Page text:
Internet-Draft Fastly
Intended status: Standards Track L. Pardue
Expires: May 24, 2020 Cloudflare
November 21, 2019

Extensible Prioritization Scheme for HTTP


This document describes a scheme for prioritizing HTTP responses. This scheme expresses the priority of each HTTP response using absolute values, rather than as a relative relationship between a group of HTTP responses.

This document defines the Priority header field for communicating the initial priority in an HTTP version-independent manner, as well as HTTP/2 and HTTP/3 frames for reprioritizing the responses. These share a common format structure that is designed to provide future extensibility.

Status of This Memo

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Table of Contents

1. Introduction

It is common for an HTTP ([RFC7230]) resource representation to have relationships to one or more other resources. Clients will often discover these relationships while processing a retrieved representation, leading to further retrieval requests. Meanwhile, the nature of the relationship determines whether the client is blocked from continuing to process locally available resources. For example, visual rendering of an HTML document could be blocked by the retrieval of a CSS file that the document refers to. In contrast, inline images do not block rendering and get drawn incrementally as the chunks of the images arrive.

To provide meaningful representation of a document at the earliest moment, it is important for an HTTP server to prioritize the HTTP responses, or the chunks of those HTTP responses, that it sends.

HTTP/2 ([RFC7540]) provides such a prioritization scheme. A client sends a series of PRIORITY frames to communicate to the server a “priority tree”; this represents the client’s preferred ordering and weighted distribution of the bandwidth among the HTTP responses. However, the design and implementation of this scheme has been observed to have shortcomings, explained in Section 2.

This document defines the Priority HTTP header field that can be used by both client and server to specify the precedence of HTTP responses in a standardized, extensible, protocol-version-independent, end-to-end format. Along with the protocol-version-specific frame for reprioritization, this prioritization scheme acts as a substitute for the original prioritization scheme of HTTP/2.

1.1. Notational Conventions

The key words “MUST”, “MUST NOT”, “REQUIRED”, “SHALL”, “SHALL NOT”, “SHOULD”, “SHOULD NOT”, “RECOMMENDED”, “MAY”, and “OPTIONAL” in this document are to be interpreted as described in [RFC2119].

The terms sh-token and sh-boolean are imported from [STRUCTURED-HEADERS].

Example HTTP requests and responses use the HTTP/2-style formatting from [RFC7540].

This document uses the variable-length integer encoding from [I-D.ietf-quic-transport].

2. Motivation for Replacing HTTP/2 Priorities

An important feature of any implementation of a protocol that provides multiplexing is the ability to prioritize the sending of information. This was an important realization in the design of HTTP/2. Prioritization is a difficult problem, so it will always be suboptimal, particularly if one endpoint operates in ignorance of the needs of its peer.

HTTP/2 introduced a complex prioritization signaling scheme that used a combination of dependencies and weights, formed into an unbalanced tree. This scheme has suffered from poor deployment and interoperability.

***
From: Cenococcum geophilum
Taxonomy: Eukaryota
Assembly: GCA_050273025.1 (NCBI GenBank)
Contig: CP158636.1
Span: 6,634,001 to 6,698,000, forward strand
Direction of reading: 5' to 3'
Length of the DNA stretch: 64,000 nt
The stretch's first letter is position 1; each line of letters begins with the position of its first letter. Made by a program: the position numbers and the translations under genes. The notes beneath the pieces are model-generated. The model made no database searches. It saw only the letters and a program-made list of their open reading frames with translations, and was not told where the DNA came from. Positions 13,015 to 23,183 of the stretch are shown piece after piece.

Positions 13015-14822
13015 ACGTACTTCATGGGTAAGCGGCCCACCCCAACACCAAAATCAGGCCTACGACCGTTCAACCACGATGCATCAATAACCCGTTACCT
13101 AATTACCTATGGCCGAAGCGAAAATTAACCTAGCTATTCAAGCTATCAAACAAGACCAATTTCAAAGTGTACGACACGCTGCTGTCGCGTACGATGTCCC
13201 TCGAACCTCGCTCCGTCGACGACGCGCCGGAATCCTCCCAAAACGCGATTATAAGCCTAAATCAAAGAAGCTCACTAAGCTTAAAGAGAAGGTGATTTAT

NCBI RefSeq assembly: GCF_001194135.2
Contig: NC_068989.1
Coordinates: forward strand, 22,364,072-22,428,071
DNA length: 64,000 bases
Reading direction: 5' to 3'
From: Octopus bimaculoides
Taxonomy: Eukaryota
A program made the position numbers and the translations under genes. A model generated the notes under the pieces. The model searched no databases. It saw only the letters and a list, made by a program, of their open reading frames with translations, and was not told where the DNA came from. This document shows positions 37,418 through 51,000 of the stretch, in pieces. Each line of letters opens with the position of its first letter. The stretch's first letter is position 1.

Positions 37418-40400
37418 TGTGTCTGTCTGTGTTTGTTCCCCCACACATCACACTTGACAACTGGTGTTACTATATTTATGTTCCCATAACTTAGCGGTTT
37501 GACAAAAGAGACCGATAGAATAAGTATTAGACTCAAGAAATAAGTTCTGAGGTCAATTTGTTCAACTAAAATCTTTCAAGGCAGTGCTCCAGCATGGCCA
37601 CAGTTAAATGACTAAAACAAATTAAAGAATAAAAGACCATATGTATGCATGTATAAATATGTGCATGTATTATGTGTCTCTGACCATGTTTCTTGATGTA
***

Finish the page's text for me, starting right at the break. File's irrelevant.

The rich flexibility of client-driven HTTP/2 prioritization tree building is rarely exercised; experience shows that clients either choose a single model optimized for a web use case (and don’t vary it) or do nothing at all. But every client builds their prioritization tree in a different way, which makes it difficult for servers to understand their intent and act or intervene accordingly.

Many HTTP/2 server implementations do not include support for the priority scheme, some favoring instead bespoke server-driven schemes based on heuristics and other hints, like the content type of resources and the order in which requests arrive. For example, a server, with knowledge of the document structure, might want to prioritize the delivery of images that are critical to user experience above other images, but below the CSS files. Since client trees vary, it is impossible for the server to determine how such images should be prioritized against other responses.

The HTTP/2 scheme allows intermediaries to coalesce multiple client trees into a single tree that is used for a single upstream HTTP/2 connection. However, most intermediaries do not support this. The scheme does not define a method that can be used by a server to express the priority of a response. Without such a method, intermediaries cannot coordinate client-driven and server-driven priorities.

HTTP/2 describes denial-of-service considerations for implementations. On 2019-08-13 Netflix issued an advisory notice about the discovery of several resource exhaustion vectors affecting multiple HTTP/2 implementations. One attack, CVE-2019-9513 aka “Resource Loop”, is based on manipulation of the priority tree.

The HTTP/2 scheme depends on in-order delivery of signals, leading to challenges in porting the scheme to protocols that do not provide global ordering. For example, the scheme cannot be used in HTTP/3 [I-D.ietf-quic-http] without changing the signal and its processing.

Considering the problems with deployment and adaptability to HTTP/3, retaining the HTTP/2 priority scheme increases the complexity of the entire system without any evidence that the value it provides offsets that complexity. In fact, multiple experiments from independent research have shown that simpler schemes can reach at least equivalent performance characteristics compared to the more complex HTTP/2 setups seen in practice, at least for the web use case.

2.1. Disabling HTTP/2 Priorities

The problems and insights set out above are motivation for allowing endpoints to opt out of using the HTTP/2 priority scheme, in favor of using an alternative such as the scheme defined in this specification. The SETTINGS_DEPRECATE_HTTP2_PRIORITIES setting described below enables endpoints to understand their peer’s intention. The value of the parameter MUST be 0 or 1. Any value other than 0 or 1 MUST be treated as a connection error (see [RFC7540]; Section 5.4.1) of type PROTOCOL_ERROR.